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A lesson from the Pacific Northwest

Updated: Jul 10, 2023

An electric fan hums and rotates as a woman, drenched in sweat, waves her hand up and down, begging for relief from the overwhelming heat. A similar scene is playing out across the Pacific Northwest as record temperatures threaten stifling heat and dangerous conditions. This is not the first time the region has dealt with something like this. A few years ago, in 2021, a deadly heatwave killed hundreds of people in the Pacific Northwest, an area inexperienced with heat disasters where many lack access to air conditioning. At the time, some said that a heatwave like that was rare. Some said that it was something not to worry over. With another heatwave on the horizon, however, it begs the question, "is this the new normal?"

An electric fan

As climate change has increased unfettered, a wave of disasters, such as the heatwaves that have threatened the Northwest in recent years, has followed. This is no coincidence. The World Weather Attribution initiative recently published a study based on peer-reviewed methods concluding that these disasters were incredibly unlikely to have occurred without climate change. Not only that, these disasters have also been made worse and more deadly by climate change, which in turn has created more destruction and death around the world.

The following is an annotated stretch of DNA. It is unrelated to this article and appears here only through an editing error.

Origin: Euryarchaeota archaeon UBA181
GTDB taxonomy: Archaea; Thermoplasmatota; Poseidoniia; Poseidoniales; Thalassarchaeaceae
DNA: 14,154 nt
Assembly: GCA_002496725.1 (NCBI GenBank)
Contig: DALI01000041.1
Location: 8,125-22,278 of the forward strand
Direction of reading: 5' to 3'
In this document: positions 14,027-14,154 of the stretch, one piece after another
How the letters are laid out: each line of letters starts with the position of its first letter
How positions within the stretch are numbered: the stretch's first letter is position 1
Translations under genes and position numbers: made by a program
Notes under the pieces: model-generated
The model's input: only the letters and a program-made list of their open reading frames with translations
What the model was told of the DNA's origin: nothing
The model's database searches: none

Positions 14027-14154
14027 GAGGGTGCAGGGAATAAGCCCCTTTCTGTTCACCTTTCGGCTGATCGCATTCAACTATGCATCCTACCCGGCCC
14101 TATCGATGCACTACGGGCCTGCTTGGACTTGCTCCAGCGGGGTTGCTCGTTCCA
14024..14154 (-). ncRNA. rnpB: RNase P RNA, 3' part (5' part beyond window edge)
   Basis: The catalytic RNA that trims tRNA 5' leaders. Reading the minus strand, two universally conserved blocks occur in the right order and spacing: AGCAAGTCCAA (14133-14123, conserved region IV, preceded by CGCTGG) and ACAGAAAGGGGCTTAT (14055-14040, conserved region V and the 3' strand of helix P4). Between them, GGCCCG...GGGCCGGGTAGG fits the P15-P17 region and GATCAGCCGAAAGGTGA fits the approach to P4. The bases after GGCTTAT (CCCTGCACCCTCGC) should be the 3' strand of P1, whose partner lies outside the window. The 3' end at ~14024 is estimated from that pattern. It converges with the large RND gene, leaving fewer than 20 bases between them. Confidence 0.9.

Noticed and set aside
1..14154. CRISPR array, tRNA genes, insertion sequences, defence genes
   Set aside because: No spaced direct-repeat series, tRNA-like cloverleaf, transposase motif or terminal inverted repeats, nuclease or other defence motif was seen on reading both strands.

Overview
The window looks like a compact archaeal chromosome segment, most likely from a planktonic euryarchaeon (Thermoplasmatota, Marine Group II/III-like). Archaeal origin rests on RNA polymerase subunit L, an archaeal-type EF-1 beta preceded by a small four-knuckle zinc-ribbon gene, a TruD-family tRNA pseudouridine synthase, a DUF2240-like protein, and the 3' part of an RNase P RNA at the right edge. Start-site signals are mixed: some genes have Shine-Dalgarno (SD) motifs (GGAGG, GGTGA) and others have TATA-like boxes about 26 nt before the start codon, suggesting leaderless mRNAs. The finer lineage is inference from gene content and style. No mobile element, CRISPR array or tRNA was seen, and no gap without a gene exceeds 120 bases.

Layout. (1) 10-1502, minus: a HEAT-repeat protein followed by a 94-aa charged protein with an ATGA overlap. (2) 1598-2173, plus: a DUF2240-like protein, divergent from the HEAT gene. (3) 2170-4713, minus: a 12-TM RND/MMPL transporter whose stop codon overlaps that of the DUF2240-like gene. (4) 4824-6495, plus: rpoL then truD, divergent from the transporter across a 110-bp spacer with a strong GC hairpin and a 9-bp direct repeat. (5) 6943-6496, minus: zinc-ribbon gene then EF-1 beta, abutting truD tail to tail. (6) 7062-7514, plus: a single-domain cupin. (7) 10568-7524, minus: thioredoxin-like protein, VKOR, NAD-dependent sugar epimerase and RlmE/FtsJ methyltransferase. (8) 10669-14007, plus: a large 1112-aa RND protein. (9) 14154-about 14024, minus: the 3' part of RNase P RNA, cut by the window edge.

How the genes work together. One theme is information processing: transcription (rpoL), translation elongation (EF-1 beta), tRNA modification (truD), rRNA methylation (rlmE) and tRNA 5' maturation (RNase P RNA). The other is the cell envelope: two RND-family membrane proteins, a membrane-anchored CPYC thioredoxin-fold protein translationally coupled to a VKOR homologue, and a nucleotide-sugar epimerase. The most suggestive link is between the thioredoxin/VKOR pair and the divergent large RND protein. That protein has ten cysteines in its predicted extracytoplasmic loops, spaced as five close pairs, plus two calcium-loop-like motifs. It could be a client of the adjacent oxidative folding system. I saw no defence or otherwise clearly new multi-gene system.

But what can we do? Do we lament our conditions and resign ourselves to suffering? Though the best solution is to fight against climate change and the main drivers of climate change—large corporations—there are a couple of things we can do now. Importantly, we need to update our infrastructure which, as of right now, is not built for our current climate crises. In regards to heatwaves, we should work to create cooler pavements, increase trees and vegetation, and increase access to air conditioning, something that many places, such as the Pacific Northwest, lack. Overall, if we do not fight against the causes of climate change, we must learn to adapt to a new world of destruction and disaster.

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